Great post and timely for us, as we’re going thru a series of “what and why” of baptism at Coquina. We are believer baptist, but admit psuedobaptists … uh, paedobaptists … as members and for communion. One thing we do, and what needs to be done more: we teach about the meaning and importance of baptism and the Lord’s Supper, the biblical and spiritual significance.

  17. pilgrim says:

    I’m not saying this settles the issue–but I believe it would be helpful to this discussion to read what a great Christian mind said in the oast when facing similar issues–in fact at a time when the consequences had greater significance.

    Check out John Owen’s work-
    http://www.ccel.org/ccel/owen/churchlove.i.viii.html
    including this statement-
    “He, therefore, who professeth and pleadeth his willingness to observe and do in church-communion whatever Christ hath instituted and commanded cannot regularly be refused the communion of any church, under any pretence of his refusal to do other things which confessedly are not so required.”

  18. Matt Foreman says:

    Putting things together – I’m assuming that Capitol Hill practices a temporary open communion policy. Meaning – any believer visiting their church who is a member in good standing in a biblical church is allowed to take communion. But they don’t accept permanent visitors – people who hang around the church for years and never join. They would view this as rebellious and disorderly. Dever (rightly, I think) views the Lord’s Table as a real communion of the church. A Presbyterian who attempted to attend their church for a long time but not join (because of baptism) would be seen as out of real communion and not under authority. This would be the real reason to refuse them the Lord’s Table. Dever’s advice, I assume, would be: submit to baptism and join or, if your conscience won’t let you, join a church where you are in agreement. Until then, we’re not even going to talk about Lord’s Supper.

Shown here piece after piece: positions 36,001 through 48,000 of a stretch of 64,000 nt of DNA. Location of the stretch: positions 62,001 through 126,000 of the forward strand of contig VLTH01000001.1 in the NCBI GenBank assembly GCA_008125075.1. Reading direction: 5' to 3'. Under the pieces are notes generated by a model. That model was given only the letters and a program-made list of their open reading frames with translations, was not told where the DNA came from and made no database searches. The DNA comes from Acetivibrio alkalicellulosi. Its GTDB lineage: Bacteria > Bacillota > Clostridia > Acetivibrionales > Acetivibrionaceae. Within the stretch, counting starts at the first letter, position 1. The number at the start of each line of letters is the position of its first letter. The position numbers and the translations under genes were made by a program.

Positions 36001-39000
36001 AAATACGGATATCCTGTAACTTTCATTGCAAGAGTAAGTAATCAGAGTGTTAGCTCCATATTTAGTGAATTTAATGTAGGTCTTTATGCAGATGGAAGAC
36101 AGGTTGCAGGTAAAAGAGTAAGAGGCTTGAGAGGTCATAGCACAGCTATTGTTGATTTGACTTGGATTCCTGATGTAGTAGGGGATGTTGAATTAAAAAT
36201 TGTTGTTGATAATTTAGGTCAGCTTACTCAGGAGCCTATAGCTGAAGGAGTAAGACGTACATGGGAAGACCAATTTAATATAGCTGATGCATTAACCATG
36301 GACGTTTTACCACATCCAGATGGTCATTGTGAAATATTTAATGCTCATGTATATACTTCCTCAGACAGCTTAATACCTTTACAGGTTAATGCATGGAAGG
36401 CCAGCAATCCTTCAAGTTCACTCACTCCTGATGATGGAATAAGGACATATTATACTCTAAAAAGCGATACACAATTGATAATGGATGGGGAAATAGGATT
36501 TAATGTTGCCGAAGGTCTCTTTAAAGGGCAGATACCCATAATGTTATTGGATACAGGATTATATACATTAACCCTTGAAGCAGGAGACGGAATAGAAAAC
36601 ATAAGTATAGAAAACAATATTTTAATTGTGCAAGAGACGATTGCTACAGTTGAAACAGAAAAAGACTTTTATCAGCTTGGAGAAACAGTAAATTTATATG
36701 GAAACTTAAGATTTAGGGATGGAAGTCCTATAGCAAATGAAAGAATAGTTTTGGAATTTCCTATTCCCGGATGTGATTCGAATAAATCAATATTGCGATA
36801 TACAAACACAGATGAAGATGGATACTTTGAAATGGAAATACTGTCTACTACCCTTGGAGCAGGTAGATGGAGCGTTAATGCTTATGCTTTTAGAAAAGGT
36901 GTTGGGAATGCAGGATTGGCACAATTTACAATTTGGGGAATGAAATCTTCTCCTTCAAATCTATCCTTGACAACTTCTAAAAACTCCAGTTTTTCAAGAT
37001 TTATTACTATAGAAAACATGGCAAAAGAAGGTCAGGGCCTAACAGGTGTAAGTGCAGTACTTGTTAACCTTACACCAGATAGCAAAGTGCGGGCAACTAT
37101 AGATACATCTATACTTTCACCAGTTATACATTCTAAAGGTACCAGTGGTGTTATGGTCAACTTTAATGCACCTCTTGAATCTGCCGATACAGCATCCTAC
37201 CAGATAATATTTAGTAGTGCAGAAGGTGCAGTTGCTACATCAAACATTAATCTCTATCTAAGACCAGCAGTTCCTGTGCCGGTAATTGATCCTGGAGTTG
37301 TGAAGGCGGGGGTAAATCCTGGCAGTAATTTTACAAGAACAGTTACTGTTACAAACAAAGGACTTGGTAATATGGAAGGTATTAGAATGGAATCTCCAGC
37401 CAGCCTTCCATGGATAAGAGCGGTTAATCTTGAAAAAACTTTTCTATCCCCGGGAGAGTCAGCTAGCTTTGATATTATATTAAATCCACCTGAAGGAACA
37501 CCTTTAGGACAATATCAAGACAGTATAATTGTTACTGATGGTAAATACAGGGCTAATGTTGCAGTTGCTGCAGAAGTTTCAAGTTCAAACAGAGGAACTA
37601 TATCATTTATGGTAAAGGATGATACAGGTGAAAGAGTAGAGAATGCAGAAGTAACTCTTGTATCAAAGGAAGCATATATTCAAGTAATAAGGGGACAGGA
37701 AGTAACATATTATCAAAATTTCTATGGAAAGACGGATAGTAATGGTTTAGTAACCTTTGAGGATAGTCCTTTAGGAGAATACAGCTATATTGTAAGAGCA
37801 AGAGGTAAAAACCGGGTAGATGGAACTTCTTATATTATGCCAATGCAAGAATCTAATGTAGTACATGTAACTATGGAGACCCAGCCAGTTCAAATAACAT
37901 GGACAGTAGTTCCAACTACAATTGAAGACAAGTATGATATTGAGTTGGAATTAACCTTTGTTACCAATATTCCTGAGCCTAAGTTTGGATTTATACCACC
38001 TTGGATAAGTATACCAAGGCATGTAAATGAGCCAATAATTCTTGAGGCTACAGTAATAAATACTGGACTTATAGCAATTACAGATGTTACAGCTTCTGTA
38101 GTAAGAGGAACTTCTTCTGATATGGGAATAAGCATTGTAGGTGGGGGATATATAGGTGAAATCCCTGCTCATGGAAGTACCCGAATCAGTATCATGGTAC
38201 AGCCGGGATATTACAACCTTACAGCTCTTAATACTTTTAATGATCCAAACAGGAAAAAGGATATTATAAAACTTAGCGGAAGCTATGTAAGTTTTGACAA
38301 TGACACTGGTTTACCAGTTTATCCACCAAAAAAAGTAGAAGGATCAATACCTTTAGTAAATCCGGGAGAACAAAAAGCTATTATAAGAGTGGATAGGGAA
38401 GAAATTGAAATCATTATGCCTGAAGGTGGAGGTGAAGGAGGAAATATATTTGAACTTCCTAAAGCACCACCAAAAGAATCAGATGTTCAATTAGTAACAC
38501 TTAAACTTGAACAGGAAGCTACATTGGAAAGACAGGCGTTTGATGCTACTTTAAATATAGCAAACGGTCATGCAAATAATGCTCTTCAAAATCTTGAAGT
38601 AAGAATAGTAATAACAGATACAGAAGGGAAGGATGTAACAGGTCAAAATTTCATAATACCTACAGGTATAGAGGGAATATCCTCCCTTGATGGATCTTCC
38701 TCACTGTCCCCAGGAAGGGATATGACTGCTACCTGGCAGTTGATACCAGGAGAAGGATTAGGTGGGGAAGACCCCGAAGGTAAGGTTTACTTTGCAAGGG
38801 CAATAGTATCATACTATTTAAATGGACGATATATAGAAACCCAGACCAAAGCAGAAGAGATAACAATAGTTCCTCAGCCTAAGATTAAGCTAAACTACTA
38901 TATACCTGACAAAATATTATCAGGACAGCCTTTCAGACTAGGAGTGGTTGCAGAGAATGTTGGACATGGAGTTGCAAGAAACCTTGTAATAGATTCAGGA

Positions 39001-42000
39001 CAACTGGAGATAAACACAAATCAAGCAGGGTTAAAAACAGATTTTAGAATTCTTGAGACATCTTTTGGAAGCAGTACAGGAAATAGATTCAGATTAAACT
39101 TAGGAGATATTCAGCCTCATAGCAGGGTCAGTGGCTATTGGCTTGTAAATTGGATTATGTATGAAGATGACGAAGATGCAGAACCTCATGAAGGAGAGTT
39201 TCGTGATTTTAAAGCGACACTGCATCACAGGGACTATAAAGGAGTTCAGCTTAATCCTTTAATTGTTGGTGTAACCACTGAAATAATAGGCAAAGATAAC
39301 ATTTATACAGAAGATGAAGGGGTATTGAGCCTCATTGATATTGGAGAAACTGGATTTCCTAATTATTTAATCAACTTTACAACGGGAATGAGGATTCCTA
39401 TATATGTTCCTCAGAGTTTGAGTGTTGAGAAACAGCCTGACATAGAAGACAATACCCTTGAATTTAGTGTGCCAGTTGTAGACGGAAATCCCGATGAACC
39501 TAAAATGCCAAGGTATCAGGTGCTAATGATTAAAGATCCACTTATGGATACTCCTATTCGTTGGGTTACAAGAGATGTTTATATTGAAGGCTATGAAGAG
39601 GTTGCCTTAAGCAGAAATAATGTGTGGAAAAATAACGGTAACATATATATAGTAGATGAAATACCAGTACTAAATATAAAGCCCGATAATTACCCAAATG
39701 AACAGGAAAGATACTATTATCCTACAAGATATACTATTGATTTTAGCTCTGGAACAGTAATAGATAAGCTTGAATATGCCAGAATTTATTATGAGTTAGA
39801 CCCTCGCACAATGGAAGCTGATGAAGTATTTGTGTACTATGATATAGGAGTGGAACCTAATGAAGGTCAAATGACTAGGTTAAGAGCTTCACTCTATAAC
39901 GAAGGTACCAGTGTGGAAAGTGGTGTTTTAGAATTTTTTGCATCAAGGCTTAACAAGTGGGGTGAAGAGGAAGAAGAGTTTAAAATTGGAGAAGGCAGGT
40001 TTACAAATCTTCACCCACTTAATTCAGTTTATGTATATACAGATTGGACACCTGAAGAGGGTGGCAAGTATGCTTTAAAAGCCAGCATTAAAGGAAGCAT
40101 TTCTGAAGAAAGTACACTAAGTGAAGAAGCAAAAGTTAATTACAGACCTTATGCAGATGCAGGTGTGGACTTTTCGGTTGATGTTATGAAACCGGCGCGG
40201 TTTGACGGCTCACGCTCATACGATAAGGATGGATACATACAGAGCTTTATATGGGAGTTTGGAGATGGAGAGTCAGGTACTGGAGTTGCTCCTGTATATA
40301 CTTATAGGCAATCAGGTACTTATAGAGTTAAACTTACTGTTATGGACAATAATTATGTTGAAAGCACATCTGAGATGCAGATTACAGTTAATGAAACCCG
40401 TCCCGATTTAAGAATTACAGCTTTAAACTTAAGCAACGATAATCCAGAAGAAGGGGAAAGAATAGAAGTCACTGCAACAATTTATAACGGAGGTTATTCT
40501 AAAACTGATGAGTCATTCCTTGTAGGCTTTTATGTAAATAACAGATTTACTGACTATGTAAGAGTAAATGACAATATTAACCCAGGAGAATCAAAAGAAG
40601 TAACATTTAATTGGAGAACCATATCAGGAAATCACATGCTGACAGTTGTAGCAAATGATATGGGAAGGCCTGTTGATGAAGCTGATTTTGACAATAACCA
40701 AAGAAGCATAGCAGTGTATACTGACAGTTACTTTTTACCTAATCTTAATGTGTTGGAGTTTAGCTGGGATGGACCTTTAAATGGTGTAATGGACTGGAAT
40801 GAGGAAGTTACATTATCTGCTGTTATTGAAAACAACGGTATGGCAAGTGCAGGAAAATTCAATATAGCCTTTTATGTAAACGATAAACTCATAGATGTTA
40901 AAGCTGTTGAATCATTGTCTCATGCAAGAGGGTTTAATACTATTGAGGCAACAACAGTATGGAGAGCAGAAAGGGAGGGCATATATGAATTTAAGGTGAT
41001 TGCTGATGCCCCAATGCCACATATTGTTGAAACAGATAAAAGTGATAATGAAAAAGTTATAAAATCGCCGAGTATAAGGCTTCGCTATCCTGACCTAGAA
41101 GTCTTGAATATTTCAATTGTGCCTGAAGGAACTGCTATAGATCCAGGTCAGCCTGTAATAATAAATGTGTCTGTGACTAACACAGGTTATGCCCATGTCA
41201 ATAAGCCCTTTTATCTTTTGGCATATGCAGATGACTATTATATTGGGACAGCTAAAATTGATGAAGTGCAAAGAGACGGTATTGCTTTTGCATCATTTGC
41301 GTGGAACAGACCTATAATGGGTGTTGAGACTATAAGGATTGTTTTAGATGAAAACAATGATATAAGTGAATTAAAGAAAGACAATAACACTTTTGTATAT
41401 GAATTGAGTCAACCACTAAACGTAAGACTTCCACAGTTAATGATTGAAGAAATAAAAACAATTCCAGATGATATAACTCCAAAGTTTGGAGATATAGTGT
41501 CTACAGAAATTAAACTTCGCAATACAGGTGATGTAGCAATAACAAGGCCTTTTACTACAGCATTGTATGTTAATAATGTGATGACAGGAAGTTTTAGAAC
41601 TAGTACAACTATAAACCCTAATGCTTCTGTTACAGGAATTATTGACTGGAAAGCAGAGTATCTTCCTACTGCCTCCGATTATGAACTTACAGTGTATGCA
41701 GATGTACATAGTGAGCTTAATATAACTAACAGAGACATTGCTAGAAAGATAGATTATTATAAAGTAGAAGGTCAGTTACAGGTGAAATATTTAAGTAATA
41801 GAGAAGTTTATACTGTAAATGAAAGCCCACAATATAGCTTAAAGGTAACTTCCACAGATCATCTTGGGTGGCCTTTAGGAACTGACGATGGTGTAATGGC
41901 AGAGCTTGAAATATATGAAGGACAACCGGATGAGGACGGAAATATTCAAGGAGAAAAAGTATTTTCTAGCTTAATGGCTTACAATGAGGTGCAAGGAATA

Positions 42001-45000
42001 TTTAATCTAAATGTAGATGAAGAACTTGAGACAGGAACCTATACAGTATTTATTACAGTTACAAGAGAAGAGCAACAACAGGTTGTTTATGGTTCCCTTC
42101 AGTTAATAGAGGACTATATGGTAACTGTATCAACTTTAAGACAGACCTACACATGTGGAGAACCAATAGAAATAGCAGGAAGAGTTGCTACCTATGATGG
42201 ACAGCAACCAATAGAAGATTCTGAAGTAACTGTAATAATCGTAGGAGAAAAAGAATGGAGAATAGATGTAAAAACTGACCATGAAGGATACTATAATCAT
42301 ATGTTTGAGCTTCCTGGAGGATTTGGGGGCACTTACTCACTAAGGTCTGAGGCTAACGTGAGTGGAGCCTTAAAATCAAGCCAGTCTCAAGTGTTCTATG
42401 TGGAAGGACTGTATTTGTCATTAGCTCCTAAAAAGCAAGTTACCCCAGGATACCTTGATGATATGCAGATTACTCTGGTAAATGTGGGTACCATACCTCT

19. Urguess says:

    What would the Church Fathers say about my dilemma? I know they wrestled with heretical baptism.
    When I was 30, I was baptized in private by a “Jesus Only”, non-Trinitarian Pentecostal minister. I was pretty immature spiritually, but a believer, nevertheless. Would you say this is a valid baptism?

  20. Pastor Klay says:

    Here’s a few points to consider:

    1) It is inconceivable that a person should be admitted to the celebratory rite of the New Covenant community (Communion) without first having received the initiatory rite (Baptism). We even see this in the signs of the Old Covenant – a person had to be circumcised (initiatory) to partake in the passover (celebratory).

    2) For the same reason above, every major Christian denomination (including the Presbyterians) require Baptism as a prerequisite to Communion. They just have a very loose definition of what constitutes Baptism. We “seem” overly strict because of our particular view of baptism NOT our view of communion – though most do not understand this and think the reverse.

    3) Communion is an ordinance of the local church for confessing members of Christ’s Church. The only ecclesiastical means Christ has given us to ID those in or out of this Church is the ordinance of baptism. I can personally recognize the fruit of conversion through other means, but this is not the same issue.

    4) I would receive members of paedobaptist congregations to the Lord’s Table IF they have received believer’s baptism, which is entirely possible.

  21. m b redmond says:

    My good friend el gordo said…

    “you’re just all hot and bothered b/c you jumped ship a few years back. You’re still a believer baptizer at heart, and your conscience is getting the best of you. Come back to the fold, my Van Morrison lovin’ brother!”

    ok!

    Psator Kay,